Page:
Here's something you could try: lecture notes from a community college's Computer Networking class. Link

A run through the PowerPoint slides or notes might help fill you in.

There are two types of IP addresses, let's call them external and internal.
You get an internet connection through your service provider issuing an external IP address to your modem. If you can see the other computers on your home network but can't get to www.whatever.com, the problem is external, somewhere between the service provider and your modem. Call your service provider for assistance? Usually a 'remote reset' of your modem and waiting 10 minutes will do the trick.

An internal IP address, identified as usually starting with 192.168.x.x or 10.0.x.x, is something that your router (wired or wifi) creates and passes on to the devices in your home network. Metaphor: your ISP gives you one phone number, and your home router becomes a switchboard, issuing extension numbers to each device, enabling them to either talk to each other internally or dial an outside line to get on the internet. If you can't connect to anything at all, and/or don't have an IP address, then the problem is internal, between your computer and the router.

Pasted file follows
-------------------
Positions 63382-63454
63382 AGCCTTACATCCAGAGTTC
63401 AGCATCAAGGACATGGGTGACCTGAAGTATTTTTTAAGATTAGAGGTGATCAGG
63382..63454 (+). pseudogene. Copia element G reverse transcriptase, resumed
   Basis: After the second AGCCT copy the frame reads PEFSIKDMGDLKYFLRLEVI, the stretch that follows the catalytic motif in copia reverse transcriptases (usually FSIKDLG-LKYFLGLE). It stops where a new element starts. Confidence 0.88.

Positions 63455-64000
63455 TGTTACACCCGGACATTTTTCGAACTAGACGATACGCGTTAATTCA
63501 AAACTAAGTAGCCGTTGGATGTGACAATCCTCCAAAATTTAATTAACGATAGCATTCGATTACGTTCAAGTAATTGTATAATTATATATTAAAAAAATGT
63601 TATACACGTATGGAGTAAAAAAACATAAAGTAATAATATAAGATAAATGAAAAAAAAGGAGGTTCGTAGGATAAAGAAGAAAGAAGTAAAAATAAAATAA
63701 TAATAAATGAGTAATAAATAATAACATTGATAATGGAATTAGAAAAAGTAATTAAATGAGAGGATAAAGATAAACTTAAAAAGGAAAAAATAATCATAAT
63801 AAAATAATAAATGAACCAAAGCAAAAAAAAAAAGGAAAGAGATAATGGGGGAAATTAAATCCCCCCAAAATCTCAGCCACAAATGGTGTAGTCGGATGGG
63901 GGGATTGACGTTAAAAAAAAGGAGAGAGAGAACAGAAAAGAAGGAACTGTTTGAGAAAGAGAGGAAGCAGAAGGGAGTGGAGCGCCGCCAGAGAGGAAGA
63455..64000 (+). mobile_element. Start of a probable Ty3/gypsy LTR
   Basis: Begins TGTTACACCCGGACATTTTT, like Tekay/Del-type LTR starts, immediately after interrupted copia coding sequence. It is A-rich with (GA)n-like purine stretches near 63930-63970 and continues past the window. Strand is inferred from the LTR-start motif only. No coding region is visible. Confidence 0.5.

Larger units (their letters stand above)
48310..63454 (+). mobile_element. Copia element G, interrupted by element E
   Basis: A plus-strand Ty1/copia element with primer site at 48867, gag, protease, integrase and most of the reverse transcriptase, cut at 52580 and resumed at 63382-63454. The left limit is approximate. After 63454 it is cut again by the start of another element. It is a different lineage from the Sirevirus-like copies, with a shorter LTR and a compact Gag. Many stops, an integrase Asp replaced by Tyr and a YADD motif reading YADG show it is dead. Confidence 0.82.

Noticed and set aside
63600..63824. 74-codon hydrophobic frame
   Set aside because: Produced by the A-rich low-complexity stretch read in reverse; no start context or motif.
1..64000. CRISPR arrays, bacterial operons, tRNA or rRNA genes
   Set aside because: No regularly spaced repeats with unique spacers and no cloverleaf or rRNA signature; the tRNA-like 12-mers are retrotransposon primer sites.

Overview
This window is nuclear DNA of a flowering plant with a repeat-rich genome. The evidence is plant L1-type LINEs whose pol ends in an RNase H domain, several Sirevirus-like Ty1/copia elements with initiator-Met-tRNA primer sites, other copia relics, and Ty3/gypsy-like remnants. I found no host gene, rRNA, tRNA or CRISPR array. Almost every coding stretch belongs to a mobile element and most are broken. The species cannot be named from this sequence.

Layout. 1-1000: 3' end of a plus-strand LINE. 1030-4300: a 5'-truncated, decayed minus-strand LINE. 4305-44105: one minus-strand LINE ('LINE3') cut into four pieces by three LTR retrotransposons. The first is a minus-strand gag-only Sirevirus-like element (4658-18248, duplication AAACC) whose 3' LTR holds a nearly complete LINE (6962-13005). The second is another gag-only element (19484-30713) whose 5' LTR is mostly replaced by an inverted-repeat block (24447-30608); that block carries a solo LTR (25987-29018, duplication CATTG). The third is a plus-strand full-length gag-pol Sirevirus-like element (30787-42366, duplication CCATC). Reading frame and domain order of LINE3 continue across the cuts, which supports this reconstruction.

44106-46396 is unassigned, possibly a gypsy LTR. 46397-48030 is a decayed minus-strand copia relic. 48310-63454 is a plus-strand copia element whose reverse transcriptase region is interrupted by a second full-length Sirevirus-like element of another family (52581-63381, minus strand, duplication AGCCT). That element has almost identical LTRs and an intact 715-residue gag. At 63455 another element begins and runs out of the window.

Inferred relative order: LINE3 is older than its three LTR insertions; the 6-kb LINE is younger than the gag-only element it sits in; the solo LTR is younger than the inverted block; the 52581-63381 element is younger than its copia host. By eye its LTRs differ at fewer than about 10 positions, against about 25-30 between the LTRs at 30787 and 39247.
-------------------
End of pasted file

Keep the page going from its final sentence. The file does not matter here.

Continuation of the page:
Assuming you're using the Windows command line (Start>Run>cmd), here's the quick and dirty:

type in ipconfig /all = that will display the current networking data for that computer
you can skip most of it except for:
IPv4 Address = the internal IP address of your computer
Default Gateway = the internal IP address of the device between you and the internet, probably your modem
DHCP Server = the IP address of the device that issues your computer an internal IP address (also probably your router)

ping the IP address of your DHCP server - do you get a response? Good, that means your computer and your router are communicating.
ping www.google.com - do you get a response? Good, that means you can contact the internet from your computer.
A no answer will help you do the process of elimination to figure out where the problem lies.

Go to your web browser and type in http://theIPaddress of your router (see DHCP server above, or look for a sticker on the router listing the default address, probably something like 192.168.1.1). That will get you to the configuration page for your home networking gear; you can find out a lot more there, and do things like permanently set IP addresses, so you always know which device is using which 'extension number'.
posted by bartleby at 3:05 PM on December 13, 2010


I wrote a little backgrounder a few months back that might be of use to you.
posted by flabdablet at 7:28 PM on February 27, 2011